Protecting your plants from these harmful pests means implementing spider mite control. When it comes to success, the approach really matters. For instance, it’s important to rotate your miticides with different modes of action so that the mites do not become resistant to the product being used.
In addition, it’s also important to note that there are both harmful and beneficial mites on your trees and shrubs. The beneficial mites actually eat the harmful ones. However, if a general miticide product is used, it’s going to kill all of them. It’s critical to use a selective product that won’t kill the predatory mites.
At Oasis Turf & Tree, we use separate tanks for our insecticides and our miticides, an extra step that a lot of companies don’t take. A lot of tree care companies will just mix tanks and spray everything. However, there may be other beneficial insects in the landscape that feed upon spider mites. By killing those off, you give spider mites the upper hand.
Another differentiator is that we’ll also make the hard recommendations when they’re necessary. Sometimes the best thing you can do for your landscape is to remove the plant.
A lot of tree services in Cincinnati, Dayton, OH, or Northern Kentucky will not want to tell you that and will just keep on spraying and getting paid for their work. However, we’re actually scouting and determining the best course of action for each plant—even if it's removal. If your plant is too far gone, we’re not going to just keep spraying it and making money off of something which no one can restore.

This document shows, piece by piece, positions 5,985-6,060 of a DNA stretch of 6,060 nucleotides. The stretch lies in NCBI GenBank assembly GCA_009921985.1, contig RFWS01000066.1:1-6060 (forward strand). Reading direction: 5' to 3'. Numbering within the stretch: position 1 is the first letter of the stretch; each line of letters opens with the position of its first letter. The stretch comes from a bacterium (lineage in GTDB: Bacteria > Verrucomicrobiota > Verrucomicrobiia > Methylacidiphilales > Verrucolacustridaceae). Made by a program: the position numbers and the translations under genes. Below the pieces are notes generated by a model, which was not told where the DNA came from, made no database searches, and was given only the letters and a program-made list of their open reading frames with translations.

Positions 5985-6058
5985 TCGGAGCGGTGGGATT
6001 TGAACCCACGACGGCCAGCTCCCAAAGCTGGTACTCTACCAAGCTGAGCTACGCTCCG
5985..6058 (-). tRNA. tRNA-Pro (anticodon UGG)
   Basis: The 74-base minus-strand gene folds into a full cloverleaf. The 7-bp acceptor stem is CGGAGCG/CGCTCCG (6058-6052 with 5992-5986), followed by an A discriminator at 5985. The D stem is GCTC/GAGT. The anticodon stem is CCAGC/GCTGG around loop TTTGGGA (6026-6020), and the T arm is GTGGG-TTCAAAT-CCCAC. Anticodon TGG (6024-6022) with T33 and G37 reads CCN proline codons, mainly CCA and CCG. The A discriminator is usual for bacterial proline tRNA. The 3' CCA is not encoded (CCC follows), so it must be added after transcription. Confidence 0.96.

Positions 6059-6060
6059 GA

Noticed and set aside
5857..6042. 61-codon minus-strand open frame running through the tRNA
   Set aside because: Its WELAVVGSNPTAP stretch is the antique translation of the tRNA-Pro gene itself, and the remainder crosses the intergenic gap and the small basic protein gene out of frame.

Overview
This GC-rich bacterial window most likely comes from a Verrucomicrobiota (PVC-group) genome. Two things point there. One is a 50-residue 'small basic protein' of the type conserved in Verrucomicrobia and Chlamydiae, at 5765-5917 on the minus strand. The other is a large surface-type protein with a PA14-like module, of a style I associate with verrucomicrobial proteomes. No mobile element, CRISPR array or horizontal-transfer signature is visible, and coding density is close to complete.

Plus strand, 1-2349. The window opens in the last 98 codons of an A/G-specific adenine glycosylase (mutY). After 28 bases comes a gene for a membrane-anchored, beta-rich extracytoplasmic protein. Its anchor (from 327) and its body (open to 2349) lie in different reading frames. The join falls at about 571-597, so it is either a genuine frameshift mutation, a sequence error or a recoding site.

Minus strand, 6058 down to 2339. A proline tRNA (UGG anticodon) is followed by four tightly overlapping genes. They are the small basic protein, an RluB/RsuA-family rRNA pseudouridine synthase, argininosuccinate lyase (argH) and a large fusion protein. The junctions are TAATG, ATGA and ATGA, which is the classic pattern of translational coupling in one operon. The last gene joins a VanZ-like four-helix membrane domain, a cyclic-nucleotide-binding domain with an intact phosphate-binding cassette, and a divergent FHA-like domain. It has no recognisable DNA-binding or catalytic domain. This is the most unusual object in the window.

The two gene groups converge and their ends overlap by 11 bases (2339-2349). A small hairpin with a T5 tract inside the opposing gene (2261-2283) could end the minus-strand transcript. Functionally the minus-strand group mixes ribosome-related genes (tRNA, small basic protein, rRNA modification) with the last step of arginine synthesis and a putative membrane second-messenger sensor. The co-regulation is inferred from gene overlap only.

Unfortunately, by the time that you notice damage from a spider mite problem, chances are you already have a severe infestation that has been going on for a long period of time. While you may not have realized that your plants were slowly becoming dull, it’s probably been happening, right under your nose, for quite a while. It may take a long period of time to save your plant and restore it to its intended beauty.
That’s why the best thing you can do for your trees and shrubs is to protect them with preventative care. Being part of a tree and shrub care program can help ensure that your trees will better withstand pest problems as well as disease and environmental stressors. Choosing a tree spraying service that will take a customized approach to your landscape will be key in protecting it.
Don’t let the might of the powerful spider mite bring you down—or the power of any other pest or disease, for that matter. By choosing a company that can address your problem and also provide protection going forward, you can take back your landscape and claim victory over these destructive pests.
If you want to learn more about tree and shrub health care for your Cincinnati, Dayton, OH, or Northern Kentucky home, call us today at 513-697-9090 to get your quote, let us help you choose a stand-alone program or bundle it with other services, and then sit back and relax knowing you’re in good hands.